The China’s grabbing of the Scarborough shoal reminds me of the collapse of Cebu’s furniture export industry. In the past, Cebu’s furniture export was doing well esp. in the mid 1980’s to early 2000’s. I could say it was doing well because it gave our family and neighborhood decent living. In 1986, I remember my father earned 2,300 pesos a month, almost two times greater than a teacher’s salary in that time. He worked as a foreman in a certain furniture company. I couldn’t recall of the company’s name, but many called it Cenapro because it was located at the previous plant of Cenapro Chemical Corp. in Alang-alang, Mandaue City. It started with only one carpenter (my father) who made the samples. When his samples clicked, the company grew vigorously in just a short period of time. That they rented another two buildings next to the existing one, making it three large building buildings in total. Majority of the workers came from Mactan, Lapu-lapu City. In that time, Barangay Mactan was the main source of export quality furniture makers. Unfortunately after 2 years, the company went bankrupt due to corrupt management. The company manager practiced a double payroll, the actual daily wage of their worker was 50 pesos reported to the owner, but the manager only gave 30 pesos to their worker a day. When the workers found out the truth, they rebelled and almost killed the manager. The manager and his secretary had luxury in manipulating because the owner of the company hailed from Macau.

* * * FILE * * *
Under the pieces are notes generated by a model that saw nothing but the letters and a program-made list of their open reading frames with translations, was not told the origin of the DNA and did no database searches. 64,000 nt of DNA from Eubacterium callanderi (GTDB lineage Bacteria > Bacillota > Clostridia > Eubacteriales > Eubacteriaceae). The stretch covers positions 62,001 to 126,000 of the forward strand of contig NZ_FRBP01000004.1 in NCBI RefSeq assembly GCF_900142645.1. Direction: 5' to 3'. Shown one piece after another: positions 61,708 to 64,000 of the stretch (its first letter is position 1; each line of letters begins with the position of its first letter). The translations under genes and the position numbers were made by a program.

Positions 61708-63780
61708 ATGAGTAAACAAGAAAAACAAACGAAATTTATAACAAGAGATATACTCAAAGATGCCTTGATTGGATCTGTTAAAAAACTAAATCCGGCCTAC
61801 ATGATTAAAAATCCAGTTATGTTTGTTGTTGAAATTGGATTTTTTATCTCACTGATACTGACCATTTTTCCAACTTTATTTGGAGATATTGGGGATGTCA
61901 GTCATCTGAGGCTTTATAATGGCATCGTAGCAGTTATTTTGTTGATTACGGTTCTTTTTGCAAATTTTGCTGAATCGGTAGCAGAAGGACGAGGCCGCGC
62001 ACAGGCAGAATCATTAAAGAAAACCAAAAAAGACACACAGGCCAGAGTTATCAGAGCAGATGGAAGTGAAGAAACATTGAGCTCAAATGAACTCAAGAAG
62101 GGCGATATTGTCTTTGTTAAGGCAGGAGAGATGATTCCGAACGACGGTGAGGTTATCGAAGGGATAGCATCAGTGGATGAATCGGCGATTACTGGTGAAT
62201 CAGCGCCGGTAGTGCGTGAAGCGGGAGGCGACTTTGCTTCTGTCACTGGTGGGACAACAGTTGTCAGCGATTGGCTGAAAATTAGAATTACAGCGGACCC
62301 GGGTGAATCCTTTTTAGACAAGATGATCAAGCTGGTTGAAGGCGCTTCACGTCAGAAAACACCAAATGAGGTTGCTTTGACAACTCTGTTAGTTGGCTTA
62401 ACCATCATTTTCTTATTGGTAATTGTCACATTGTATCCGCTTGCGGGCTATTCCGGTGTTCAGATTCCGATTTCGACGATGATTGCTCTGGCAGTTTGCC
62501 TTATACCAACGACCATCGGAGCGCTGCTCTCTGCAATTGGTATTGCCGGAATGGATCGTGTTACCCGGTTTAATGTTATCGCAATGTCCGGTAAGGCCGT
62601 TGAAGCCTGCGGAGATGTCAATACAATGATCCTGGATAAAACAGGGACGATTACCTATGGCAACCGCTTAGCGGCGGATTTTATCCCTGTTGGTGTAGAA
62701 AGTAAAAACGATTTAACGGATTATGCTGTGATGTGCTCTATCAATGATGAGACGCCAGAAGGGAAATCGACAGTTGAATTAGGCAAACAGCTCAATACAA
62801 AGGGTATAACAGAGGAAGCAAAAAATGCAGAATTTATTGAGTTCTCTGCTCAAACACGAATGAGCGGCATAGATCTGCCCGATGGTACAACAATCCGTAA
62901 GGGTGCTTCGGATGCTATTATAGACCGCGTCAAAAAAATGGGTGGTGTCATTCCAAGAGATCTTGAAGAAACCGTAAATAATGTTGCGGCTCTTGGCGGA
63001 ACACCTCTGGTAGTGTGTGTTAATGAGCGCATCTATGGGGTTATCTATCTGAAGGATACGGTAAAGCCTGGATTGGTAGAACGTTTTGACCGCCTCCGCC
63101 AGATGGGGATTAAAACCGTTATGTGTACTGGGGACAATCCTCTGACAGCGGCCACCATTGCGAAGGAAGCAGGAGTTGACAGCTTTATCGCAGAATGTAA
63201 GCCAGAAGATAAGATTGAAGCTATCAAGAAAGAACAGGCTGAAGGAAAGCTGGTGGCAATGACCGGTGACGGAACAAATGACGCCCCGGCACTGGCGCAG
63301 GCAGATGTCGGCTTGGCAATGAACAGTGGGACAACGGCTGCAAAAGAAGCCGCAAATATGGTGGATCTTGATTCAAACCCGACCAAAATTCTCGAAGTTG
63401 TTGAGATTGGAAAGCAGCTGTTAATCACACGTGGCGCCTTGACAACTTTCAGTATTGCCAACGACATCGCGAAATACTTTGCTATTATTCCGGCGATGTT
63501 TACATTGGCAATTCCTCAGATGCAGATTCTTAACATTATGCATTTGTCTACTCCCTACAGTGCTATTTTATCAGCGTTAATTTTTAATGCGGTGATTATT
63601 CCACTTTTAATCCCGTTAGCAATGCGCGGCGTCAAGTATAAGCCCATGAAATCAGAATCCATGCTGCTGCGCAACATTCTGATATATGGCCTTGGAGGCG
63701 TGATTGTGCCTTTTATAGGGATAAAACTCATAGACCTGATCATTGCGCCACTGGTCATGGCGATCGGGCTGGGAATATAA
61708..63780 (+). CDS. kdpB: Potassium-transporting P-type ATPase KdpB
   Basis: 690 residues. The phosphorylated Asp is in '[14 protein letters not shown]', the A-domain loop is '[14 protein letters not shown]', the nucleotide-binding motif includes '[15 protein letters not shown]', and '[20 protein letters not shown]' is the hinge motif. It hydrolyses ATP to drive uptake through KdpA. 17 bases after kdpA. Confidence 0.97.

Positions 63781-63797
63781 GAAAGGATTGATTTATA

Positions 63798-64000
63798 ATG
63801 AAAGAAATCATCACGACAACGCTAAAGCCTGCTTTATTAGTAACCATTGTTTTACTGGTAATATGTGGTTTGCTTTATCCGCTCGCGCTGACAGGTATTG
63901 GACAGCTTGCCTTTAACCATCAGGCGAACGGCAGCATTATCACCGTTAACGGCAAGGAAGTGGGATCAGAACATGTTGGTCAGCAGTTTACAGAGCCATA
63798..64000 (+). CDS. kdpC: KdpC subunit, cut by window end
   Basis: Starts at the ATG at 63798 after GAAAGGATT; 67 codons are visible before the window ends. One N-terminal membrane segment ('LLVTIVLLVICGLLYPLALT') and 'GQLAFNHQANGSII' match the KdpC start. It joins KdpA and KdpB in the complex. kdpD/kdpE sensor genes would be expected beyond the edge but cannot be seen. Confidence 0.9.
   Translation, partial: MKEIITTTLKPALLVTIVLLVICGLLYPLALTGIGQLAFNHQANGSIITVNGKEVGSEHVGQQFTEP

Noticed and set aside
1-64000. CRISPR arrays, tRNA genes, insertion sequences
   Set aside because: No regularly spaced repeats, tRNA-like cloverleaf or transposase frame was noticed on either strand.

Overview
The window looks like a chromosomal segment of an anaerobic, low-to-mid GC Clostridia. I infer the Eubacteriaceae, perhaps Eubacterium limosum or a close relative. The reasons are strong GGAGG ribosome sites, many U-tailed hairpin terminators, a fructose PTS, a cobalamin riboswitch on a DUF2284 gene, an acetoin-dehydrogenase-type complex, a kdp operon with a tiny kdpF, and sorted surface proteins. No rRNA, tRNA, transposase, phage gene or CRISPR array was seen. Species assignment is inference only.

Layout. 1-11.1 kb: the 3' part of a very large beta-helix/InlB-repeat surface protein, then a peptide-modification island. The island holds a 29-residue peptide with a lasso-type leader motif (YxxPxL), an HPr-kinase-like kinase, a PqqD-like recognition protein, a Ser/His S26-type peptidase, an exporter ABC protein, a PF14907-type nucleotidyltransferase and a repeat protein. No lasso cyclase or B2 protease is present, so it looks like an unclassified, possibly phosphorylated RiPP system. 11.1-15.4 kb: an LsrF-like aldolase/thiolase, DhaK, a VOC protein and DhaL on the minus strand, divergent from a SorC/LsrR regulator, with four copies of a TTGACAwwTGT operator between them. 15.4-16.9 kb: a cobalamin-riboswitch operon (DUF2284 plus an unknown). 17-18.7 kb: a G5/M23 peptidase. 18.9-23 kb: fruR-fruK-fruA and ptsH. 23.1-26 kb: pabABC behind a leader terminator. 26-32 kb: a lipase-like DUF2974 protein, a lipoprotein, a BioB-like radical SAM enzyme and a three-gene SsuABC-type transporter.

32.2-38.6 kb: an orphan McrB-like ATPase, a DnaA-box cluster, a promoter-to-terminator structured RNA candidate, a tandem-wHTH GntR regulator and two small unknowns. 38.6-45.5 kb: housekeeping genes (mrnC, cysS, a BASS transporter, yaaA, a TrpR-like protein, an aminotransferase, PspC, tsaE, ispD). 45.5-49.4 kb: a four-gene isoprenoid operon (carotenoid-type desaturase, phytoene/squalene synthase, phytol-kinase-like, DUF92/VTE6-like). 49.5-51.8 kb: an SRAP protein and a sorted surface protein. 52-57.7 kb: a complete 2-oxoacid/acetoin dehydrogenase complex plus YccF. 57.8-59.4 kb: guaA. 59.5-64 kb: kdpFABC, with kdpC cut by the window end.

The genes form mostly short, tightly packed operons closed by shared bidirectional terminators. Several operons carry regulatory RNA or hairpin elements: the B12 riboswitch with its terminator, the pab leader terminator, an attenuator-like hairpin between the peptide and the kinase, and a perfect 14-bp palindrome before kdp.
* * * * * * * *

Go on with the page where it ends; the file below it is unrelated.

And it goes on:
In 1985, Maitland-Smith (a furniture company) became famous of its craft in MEPZA and was giving a good salary. Until now Maitland-Smith is still operating, but it’s no longer giving a good salary. In 1987, I learned wood carving and had worked at Santos Lumber under a subcontractor in 1988. I earned 600 to 700 pesos a week at the very young age of 14, my rate was not fixed because I worked in a piecework basis. The regular daily wage in that time was only 30 pesos. From 1987 onward, furniture export companies in Cebu were dramatically increasing, the number of carpenters and carvers were also increasing. In 1995, I worked as a carving subcontractor at Wicker and Vine, but the income was no longer good. In that time, Furniture companies started to suffocate their laborers, because they had realized that there were ample of carpenters and carvers available in the area. So they had luxury in looking for workers who were willing to agree to their preset cheap labor. Though the owners were already enjoying lucrative profit, they unmercifully kept pressing down the labor cost _thus making the furniture workers suffered extremely. In the year 2000, I also worked as a carving subcontractor at Berben Wood Industries, but still the labor cost was insufficient. Battered with low labor cost, many furniture workers in Cebu were forced to work abroad in different countries particularly China, Vietnam, and Malaysia. China lured Cebuano skilled workers with good compensation (50,000 pesos a month) and they bit it. They (other countries) had learned from the skill or know-how imparted by Filipino workers, and they became our strong competitors. China for example, after learning the skill in processing furniture from us, They begun producing furniture in mass volume for export. China stole our customers by offering very low-priced furniture products. And this is the main reason why the booming Cebu’s furniture export industry collapsed. Some furniture businessmen blamed the government of the decline, while others ascribed the decline to the US recession, but even prior to the US recession, American customers already begun importing furniture products from China. But in my opinion, the main reason is the failure of our businessmen and government to acknowledge the value of our skilled workers. If only they were able to nurture our skilled workers and protect our know-how from not being disseminated or copied, we might still be in the hectic schedule today catering our heavy orders from abroad. Government and businessmen should not neglect the living condition of their workers so that they would not flee and teach other countries with their skills. The manpower is the pillar of business industry and the government’s asset, without them our economy will collapse.
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